Processing of visual features related to objects and space relations occurs within separate cortical streams that interact with selective attention. Such separation has implications for cognitive development because the perception of 'what' and 'where' provide a neural foundation for the development of aspects of higher cognition. Thus, a small attentional bias in early development for attending to one aspect over the other might influence subsequent higher cognitive processing in tasks involving object recognition and space relations. We examined 134 men and women for evidence of an inherent sex-related bias for attending to basic perceptual features related to object discrimination versus object position. Each stimulus consisted of a circle located in one of 9 positions within a surrounding frame. Circles were one of three shades of blue or red. These stimuli were used in a match-to-sample paradigm where participants were required to match circles on the basis of color or spatial position. The first stimulus appeared in the center of the screen for 400 msec and the matching stimulus subsequently appeared for 400 msec oriented 5 degrees to the right or left of center. The same stimuli were used to test the perception of color and position, with order of testing counterbalanced across participants. Results showed significantly longer reaction times in females compared with males, with better accuracy to discriminate color when that color was tested before position. Males showed better accuracy when object position was tested before color discrimination. A second experiment employed the same procedure, but enhanced selective attention by adding an endogenous cue that predicted the right or left location for the appearance of the matching stimulus. This manipulation greatly attenuated the sex differences in reaction time and accuracy compared to Experiment 1, suggesting that the sex-related attentional biases are strongly coupled to bottom-up processing. Overall, the sex related attentional biases toward processing object characteristics versus object position location suggest a differential manifestation of biased competition between the weighted systems of dorsal and ventral stream processing. Results are discussed with how a developmental bias in the processing objects versus space relations may contribute to adult cognitive sex differences in humans and animals.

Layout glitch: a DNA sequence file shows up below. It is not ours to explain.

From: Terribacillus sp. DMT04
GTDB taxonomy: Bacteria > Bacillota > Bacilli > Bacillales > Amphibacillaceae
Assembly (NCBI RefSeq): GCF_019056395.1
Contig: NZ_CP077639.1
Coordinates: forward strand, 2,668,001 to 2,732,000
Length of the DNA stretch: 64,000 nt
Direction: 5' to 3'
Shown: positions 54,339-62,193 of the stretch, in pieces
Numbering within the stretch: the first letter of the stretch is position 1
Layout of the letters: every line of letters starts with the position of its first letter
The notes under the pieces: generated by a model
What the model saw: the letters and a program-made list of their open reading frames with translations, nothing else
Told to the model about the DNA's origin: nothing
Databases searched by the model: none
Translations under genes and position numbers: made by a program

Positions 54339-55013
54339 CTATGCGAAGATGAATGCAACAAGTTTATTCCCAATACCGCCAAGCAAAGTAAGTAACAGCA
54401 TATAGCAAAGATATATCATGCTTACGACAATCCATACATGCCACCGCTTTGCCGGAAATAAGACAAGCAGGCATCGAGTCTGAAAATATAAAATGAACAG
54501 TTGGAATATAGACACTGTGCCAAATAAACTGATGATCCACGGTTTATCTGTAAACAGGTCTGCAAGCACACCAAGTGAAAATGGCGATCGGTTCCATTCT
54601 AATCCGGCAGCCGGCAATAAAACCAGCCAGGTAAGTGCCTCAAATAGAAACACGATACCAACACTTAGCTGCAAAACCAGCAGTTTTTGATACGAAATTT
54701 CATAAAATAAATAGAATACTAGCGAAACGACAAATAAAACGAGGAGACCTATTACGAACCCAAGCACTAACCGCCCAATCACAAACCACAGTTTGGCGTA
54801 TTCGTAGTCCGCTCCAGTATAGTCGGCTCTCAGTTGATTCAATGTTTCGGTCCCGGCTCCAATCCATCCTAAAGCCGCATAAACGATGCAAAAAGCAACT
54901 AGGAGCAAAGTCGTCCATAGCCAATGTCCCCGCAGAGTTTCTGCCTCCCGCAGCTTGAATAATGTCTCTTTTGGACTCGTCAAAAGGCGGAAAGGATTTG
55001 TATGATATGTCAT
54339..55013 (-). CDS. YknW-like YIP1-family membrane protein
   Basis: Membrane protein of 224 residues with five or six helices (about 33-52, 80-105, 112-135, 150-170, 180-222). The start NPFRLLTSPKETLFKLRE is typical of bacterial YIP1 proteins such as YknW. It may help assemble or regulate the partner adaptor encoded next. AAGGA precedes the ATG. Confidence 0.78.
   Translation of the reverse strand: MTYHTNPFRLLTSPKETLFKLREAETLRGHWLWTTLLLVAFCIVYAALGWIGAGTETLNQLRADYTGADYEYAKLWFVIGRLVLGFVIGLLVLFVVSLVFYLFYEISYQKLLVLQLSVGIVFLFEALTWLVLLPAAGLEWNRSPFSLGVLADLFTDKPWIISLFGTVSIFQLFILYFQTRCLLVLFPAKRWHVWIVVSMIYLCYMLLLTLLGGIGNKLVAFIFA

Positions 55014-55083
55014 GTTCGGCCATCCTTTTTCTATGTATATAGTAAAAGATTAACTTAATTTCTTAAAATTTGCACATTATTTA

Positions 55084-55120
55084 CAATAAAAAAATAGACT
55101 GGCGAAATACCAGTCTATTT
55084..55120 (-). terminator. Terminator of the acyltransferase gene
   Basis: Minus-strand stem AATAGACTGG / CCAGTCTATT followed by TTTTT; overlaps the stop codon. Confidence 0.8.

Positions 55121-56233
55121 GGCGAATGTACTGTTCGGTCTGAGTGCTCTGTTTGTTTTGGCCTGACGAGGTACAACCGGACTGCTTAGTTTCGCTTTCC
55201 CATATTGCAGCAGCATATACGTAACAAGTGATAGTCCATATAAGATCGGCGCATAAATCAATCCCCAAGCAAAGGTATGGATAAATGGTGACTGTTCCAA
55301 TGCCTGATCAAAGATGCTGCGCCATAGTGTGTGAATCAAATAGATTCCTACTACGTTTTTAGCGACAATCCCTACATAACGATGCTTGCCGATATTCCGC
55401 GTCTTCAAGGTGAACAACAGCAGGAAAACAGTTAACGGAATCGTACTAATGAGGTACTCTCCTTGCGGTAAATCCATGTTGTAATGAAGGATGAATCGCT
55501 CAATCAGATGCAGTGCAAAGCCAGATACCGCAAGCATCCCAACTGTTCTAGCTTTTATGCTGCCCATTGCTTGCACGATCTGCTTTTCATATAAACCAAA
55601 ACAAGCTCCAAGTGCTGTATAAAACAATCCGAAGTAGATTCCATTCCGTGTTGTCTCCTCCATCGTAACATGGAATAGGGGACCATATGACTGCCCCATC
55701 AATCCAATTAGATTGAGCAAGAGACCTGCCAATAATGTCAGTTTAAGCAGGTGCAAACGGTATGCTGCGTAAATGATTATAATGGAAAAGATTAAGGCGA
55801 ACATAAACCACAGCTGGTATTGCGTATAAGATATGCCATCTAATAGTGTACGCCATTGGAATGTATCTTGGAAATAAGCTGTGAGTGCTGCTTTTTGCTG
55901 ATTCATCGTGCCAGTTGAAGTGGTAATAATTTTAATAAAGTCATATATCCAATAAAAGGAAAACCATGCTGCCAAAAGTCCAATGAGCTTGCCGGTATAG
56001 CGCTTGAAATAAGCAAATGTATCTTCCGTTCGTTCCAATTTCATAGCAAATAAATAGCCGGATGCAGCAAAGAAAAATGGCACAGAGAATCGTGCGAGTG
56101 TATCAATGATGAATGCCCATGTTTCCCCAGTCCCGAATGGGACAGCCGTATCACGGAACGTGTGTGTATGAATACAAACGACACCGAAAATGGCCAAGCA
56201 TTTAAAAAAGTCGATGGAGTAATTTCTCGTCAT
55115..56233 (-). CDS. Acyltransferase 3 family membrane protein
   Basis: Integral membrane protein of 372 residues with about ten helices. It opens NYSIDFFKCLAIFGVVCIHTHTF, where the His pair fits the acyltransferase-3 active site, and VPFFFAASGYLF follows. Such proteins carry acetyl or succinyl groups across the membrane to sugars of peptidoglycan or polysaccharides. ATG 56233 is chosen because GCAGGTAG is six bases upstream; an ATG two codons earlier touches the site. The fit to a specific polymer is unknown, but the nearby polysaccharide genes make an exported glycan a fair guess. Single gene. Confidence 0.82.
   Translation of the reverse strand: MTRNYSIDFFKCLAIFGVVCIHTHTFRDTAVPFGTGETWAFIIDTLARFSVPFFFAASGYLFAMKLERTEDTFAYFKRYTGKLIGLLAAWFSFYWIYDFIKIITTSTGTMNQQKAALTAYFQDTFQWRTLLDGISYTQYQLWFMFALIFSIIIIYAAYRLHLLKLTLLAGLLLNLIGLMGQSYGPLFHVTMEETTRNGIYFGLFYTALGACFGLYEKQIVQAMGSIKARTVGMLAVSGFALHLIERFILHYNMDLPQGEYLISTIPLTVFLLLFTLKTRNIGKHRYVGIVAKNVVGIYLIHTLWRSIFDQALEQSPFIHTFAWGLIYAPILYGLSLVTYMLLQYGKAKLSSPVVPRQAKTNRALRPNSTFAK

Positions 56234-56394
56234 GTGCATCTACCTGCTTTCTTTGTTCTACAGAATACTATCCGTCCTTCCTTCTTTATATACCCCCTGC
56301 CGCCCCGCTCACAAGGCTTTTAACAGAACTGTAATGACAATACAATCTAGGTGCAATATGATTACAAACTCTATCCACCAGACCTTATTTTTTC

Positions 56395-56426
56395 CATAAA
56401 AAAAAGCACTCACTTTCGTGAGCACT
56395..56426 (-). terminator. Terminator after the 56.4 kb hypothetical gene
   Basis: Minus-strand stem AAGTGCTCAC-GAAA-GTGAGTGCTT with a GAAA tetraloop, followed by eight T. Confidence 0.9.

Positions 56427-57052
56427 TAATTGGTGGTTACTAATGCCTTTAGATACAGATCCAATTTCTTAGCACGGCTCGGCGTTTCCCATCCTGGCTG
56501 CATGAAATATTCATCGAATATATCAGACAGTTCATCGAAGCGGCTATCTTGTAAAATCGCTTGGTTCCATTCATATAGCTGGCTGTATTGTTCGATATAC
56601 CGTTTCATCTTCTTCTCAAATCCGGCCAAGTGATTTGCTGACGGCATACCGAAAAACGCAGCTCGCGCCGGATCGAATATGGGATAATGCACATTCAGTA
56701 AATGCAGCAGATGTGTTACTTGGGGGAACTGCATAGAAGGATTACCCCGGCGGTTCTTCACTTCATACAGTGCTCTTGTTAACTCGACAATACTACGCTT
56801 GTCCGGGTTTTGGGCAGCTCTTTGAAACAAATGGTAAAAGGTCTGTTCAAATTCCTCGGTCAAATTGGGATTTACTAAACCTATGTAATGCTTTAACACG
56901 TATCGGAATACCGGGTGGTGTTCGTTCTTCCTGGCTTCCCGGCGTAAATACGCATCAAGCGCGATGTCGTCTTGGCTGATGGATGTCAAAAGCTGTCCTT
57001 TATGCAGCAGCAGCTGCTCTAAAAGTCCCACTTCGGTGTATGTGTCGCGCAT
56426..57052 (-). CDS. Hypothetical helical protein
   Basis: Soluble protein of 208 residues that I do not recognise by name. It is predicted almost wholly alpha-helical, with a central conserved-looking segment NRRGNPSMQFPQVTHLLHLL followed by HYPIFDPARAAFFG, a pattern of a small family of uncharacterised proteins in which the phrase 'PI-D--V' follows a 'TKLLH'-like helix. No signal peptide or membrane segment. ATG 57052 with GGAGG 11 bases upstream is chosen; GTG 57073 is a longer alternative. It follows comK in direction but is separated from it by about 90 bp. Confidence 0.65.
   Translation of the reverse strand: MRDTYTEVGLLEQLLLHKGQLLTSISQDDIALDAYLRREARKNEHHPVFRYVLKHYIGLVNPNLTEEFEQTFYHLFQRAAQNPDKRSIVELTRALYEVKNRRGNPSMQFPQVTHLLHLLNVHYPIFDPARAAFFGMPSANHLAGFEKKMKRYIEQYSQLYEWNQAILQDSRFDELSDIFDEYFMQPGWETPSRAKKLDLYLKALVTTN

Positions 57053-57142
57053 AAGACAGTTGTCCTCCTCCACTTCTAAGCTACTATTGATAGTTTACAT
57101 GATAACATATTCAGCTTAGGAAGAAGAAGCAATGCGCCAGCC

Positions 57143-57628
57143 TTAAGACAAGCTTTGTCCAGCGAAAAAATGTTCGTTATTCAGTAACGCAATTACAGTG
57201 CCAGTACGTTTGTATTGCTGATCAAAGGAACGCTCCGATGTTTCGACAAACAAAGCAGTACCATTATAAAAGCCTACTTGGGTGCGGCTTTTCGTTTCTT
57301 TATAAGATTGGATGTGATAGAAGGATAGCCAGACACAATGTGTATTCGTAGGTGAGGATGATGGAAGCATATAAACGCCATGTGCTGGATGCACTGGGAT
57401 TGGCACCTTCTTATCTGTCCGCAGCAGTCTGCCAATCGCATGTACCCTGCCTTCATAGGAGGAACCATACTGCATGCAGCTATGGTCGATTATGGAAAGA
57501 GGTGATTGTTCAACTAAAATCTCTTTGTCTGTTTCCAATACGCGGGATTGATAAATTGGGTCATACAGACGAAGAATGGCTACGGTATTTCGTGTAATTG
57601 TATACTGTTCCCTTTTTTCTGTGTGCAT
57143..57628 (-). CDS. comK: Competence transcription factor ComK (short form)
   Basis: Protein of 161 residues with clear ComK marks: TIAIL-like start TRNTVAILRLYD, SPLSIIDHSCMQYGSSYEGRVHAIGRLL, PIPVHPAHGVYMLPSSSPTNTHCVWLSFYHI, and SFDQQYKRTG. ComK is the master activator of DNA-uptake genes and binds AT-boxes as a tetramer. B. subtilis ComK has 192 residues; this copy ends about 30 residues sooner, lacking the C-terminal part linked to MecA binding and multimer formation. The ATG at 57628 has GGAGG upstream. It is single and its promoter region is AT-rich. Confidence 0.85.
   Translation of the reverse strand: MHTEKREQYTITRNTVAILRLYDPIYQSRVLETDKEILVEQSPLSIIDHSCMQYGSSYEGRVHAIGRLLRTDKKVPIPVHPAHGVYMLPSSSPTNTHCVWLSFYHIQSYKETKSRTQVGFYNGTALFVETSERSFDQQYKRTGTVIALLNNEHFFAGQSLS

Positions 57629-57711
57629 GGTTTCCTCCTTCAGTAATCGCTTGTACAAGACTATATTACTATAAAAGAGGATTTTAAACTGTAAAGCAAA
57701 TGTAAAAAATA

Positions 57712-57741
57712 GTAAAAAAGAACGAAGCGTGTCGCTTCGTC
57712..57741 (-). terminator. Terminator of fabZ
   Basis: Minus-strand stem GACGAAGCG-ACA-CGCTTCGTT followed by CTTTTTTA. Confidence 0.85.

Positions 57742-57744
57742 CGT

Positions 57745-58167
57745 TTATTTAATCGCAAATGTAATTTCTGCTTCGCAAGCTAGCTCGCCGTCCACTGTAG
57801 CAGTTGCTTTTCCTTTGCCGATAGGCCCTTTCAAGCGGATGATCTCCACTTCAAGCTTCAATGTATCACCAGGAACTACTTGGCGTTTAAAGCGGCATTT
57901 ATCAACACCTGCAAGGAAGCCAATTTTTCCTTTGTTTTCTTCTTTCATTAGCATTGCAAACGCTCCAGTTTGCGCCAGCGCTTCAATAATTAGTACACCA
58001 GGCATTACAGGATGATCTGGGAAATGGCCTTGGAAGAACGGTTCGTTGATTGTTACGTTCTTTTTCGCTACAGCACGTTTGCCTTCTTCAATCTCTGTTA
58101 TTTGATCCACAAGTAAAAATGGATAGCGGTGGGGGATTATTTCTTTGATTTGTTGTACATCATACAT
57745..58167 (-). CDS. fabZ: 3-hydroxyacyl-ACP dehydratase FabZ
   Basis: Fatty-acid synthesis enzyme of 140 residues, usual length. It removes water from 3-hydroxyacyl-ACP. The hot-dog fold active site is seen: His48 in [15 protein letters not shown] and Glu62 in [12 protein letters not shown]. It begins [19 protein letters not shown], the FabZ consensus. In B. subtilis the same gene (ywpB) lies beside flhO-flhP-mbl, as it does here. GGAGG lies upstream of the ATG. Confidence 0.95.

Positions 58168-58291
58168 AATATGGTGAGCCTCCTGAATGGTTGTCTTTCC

Objective Increased levels of reaction time variability (RTV) are characteristics of sustained attention deficits. The clinical significance of RTV has been widely recognized. However, the reliability of RTV measurements has not been widely studied. The present study aimed to assess the test-retest reliability of RTV conventional measurements, e.g., the standard deviation (SD), the coefficient of variation (CV), and a new measurement called the amplitude of low frequency fluctuation (ALFF) of RT. In addition, we aimed to assess differences and similarities of these measurements between different tasks. Method Thirty-seven healthy college students participated in 2 tasks, i.e., an Eriksen flanker task (EFT) and a simple reaction task (SRT), twice over a mean interval of 56 days. Conventional measurements of RTV including RT-SD and RT-CV were assessed first. Then the RT time series were converted into frequency domains, and RT-ALFF was further calculated for the whole frequency band (0.0023-0.167 Hz) and for a few sub-frequency bands including Slow-6(< 0.01 Hz), Slow-5 (0.01-0.027 Hz), Slow-4 (0.027-0.073 Hz), and Slow-3 (0.073-0.167 Hz). The test-retest reliability of these measurements was evaluated through intra-class correlation (ICC) tests. Differences and correlations between each EFT and SRT measurement were further examined during both visits. Results 1) The RT-ALFF of the Slow-5/4/3 and conventional measurements of RT-SD and RT-CV showed moderate to high levels of test-retest reliability. EFT RT-ALFF patterns generated slightly higher ICC values than SRT values in higher frequency bands (Slow-3), but SRT RT-ALFF values showed slightly higher ICC values than EFT values in lower frequency bands (Slow-5 and Slow-4). 2) RT-ALFF magnitudes in each sub-frequency band were greater for the SRT than those for the EFT. 3) The RT-ALFF in the Slow-4 of the EFT was found to be correlated with the RT-ALFF in the Slow-5 of the SRT for both two visits, but no consistently significant correlation was found between the same frequency bands. Conclusions These findings reveal good test-retest reliability for conventional measurements and for the RT-ALFF of RTV. The RT-ALFF presented frequency-dependent similarities across tasks. All of our results reveal the presence of different frequency structures between the two tasks, and thus the frequency-dependent characteristics of different tasks deserve more attention in future studies.